Focal Points Blog

The Ghost of the Islamic State Future

Islamic State fighters recruited from points distant from Syria and Iraq might return to their countries of origin with murderous intent. Pictured: Islamic State leader Abu Bakr al-Baghdadi. (Thierry Ehrmann / Flickr Commons)

Lately we’re being warned that a future source of Islamic State attacks will be its foreign fighters in Syria and Iraq, who will return to their countries of origin and wreak havoc. In a cleverly titled National Interest article, ISIS Is Here: Return of the Jihadi, Bruce Hoffman writes:

The vast pool of recruits drawn to Syria affords ISIS and any of the other militant Islamist groups active there a surfeit of potential terrorists from which to cherry-pick and potentially dispatch back home to carry out terrorist attacks.

… One does not have to speculate terribly much to see the potential threat from ISIS to the West given its vast cadre of foreign fighters native to, or previously resident in, those countries. This unprecedented pool of foreign recruits suggests that ISIS would certainly have the capability to undertake more attacks modeled on the simultaneous assaults and running gun battles that occurred in Mumbai in November 2008 and Paris almost exactly seven years later.

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How the Islamic State Is Like a Multinational Corporation

The Islamic State is aligning itself with affiliates in Asia and Africa. (Photo: Wikimedia Commons)

The Islamic State is aligning itself with affiliates in Asia and Africa. (Photo: Wikimedia Commons)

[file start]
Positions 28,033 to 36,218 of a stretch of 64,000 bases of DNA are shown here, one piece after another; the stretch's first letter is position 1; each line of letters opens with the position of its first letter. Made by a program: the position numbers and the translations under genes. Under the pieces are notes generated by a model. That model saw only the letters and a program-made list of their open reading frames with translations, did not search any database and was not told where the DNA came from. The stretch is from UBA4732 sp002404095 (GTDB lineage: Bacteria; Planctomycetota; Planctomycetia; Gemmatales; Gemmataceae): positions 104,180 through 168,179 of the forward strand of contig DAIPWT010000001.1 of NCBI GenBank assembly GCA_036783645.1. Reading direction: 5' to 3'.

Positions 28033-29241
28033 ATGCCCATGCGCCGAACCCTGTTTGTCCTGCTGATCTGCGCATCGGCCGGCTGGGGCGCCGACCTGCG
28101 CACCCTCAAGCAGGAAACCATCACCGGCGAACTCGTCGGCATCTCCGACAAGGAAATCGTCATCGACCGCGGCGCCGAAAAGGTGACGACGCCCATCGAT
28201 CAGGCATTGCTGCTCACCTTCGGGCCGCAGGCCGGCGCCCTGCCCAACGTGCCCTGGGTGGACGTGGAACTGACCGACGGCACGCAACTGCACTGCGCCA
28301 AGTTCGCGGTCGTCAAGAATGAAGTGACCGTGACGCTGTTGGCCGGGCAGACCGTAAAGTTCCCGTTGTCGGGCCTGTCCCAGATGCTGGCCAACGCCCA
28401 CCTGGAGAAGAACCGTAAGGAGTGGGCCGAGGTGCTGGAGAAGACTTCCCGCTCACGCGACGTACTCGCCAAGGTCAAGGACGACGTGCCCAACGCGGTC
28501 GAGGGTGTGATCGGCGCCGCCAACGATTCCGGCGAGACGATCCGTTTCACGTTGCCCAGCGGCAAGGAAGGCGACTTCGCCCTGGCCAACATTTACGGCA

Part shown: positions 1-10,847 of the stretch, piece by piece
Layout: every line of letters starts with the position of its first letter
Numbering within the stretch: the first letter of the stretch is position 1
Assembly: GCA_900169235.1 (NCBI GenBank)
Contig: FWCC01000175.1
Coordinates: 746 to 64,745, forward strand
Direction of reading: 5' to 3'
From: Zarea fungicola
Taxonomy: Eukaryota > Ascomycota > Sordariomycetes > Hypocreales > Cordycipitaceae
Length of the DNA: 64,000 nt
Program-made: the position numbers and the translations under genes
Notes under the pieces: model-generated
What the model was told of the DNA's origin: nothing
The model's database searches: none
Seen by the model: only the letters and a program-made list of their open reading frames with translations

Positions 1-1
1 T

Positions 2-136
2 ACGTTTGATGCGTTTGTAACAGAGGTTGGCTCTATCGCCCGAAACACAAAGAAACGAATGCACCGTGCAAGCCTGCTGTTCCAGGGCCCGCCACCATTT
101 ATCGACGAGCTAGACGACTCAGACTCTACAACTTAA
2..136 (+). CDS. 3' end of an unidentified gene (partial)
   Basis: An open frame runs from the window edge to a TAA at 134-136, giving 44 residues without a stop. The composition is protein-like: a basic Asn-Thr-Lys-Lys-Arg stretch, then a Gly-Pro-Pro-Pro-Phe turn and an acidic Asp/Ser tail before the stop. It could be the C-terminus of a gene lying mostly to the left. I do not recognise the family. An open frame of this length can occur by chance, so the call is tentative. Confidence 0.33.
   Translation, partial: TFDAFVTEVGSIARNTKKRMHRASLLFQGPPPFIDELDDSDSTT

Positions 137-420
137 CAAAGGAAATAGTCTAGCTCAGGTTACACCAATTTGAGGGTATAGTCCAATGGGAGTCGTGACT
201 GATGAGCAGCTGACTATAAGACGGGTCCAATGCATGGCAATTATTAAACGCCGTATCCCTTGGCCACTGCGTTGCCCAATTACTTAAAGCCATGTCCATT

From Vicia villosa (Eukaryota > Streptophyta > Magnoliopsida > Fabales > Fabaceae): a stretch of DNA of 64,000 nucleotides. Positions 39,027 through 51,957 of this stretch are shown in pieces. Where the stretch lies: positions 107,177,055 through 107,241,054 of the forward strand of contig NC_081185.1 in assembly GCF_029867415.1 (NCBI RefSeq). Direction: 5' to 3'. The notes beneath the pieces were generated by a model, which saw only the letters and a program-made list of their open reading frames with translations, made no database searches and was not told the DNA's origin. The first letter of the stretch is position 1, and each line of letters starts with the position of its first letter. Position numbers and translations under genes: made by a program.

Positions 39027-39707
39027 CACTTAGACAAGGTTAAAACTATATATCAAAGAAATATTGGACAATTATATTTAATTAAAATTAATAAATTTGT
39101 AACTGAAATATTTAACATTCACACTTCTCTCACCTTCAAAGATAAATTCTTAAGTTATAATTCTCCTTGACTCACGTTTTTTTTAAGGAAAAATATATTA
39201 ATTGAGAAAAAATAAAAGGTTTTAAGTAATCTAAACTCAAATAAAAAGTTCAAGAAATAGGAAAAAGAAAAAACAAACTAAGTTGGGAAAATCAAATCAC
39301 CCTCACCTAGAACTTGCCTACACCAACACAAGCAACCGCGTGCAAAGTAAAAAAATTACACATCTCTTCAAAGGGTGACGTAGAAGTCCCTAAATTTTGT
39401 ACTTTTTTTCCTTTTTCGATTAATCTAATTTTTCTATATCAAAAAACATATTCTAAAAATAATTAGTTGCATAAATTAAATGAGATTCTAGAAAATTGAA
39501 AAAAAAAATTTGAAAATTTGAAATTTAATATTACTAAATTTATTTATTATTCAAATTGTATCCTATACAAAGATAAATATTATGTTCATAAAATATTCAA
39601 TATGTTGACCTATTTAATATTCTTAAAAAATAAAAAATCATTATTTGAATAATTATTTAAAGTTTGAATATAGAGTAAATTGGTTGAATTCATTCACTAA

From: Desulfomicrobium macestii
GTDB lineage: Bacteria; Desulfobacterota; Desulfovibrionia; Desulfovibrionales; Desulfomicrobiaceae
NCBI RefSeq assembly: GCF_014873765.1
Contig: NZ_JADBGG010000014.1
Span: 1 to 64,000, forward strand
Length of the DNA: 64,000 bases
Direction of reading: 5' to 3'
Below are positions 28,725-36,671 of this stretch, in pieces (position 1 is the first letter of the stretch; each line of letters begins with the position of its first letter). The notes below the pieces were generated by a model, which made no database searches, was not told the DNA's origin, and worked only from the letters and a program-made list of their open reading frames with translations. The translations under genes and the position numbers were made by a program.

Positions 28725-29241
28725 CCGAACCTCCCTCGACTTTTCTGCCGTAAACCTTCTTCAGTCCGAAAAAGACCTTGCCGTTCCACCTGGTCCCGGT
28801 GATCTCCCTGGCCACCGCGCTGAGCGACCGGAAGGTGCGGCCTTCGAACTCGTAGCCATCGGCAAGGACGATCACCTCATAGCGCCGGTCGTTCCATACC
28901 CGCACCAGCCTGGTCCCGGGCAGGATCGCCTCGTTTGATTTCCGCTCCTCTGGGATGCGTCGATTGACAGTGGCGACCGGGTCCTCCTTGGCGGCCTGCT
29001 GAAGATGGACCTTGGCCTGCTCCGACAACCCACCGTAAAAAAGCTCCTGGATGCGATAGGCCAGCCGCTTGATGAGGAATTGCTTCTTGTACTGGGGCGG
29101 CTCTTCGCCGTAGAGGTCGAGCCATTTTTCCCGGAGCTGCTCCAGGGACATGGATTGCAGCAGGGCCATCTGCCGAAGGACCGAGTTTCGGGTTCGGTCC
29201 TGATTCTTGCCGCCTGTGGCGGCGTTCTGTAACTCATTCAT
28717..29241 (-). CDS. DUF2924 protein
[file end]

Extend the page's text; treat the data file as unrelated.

Many in the United States have failed to see the urgency of the Islamic State because it seemed focused on the Middle East and thus a good candidate — whether you’re coming from the left or libertarian right — for non-intervention. But the attacks in Paris and San Bernardino have disabused us of the notion that the Islamic State isn’t afraid to punch above its weight and take on Europe and the United States. At Politico Magazine, Harleen Gambhir writes:

ISIL’s global strategy should come as no surprise. In fact, ISIL has pursued an international expansion campaign from the moment it declared its “caliphate” in June 2014. While the group solidifies its proto-state in parts of Iraq and Syria, it also is expanding its would-be caliphate regionally — and preparing for the apocalyptic war it desires with the West.

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Ashton Carter’s Plan to Expand U.S. Military Presence Across the Globe Even Further

Also stationed on these bases are Special Operations forces that carry out hit-and-run raids and assassinations. (Photo: Master Sgt. Donald Sparks / U.S. Army / Flickr Commons)

Also stationed on these bases are Special Operations forces that carry out hit-and-run raids and assassinations. (Photo: Master Sgt. Donald Sparks / U.S. Army / Flickr Commons)

How many Americans are aware that the U.S. is currently engaged in five wars — in Afghanistan, Iraq, Syria, Libya, and Yemen, and that our forces are involved in lesser conflicts in Africa, the Middle East, and Southeast Asia? The answer is, probably very few. These wars are largely out of the news, and since there are seldom any American casualties, they are virtually invisible.

Combat operations primarily involve drones operated from thousands of miles away, and bombs dropped from thousands of feet in the air. According to the Pentagon, there are currently 662 U.S.military bases around the world from which air strikes can be launched using a variety of aircraft. Also stationed on these bases are Special Operations forces that carry out hit-and-run raids and  sinations in various parts of the world.
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The Dayton Accords 20 Years On

Nothing new about Islamophobia in Europe. Pictured: Muslim war cemetery, Sarajevo. (Photo: Ivana Vasilj / Flickr Commons)

Nothing new about Islamophobia in Europe. Pictured: Muslim war cemetery, Sarajevo. (Photo: Ivana Vasilj / Flickr Commons)

Back in the early 1990s, a war broke out in Bosnia and Herzegovina. Over 100,000 people lost their lives, and over two million were displaced. Rape, prison camps and genocide of Bosnian Muslims became common during the war, and it would eventually be marked as the worst conflict in Europe ever since the end of the Second World War.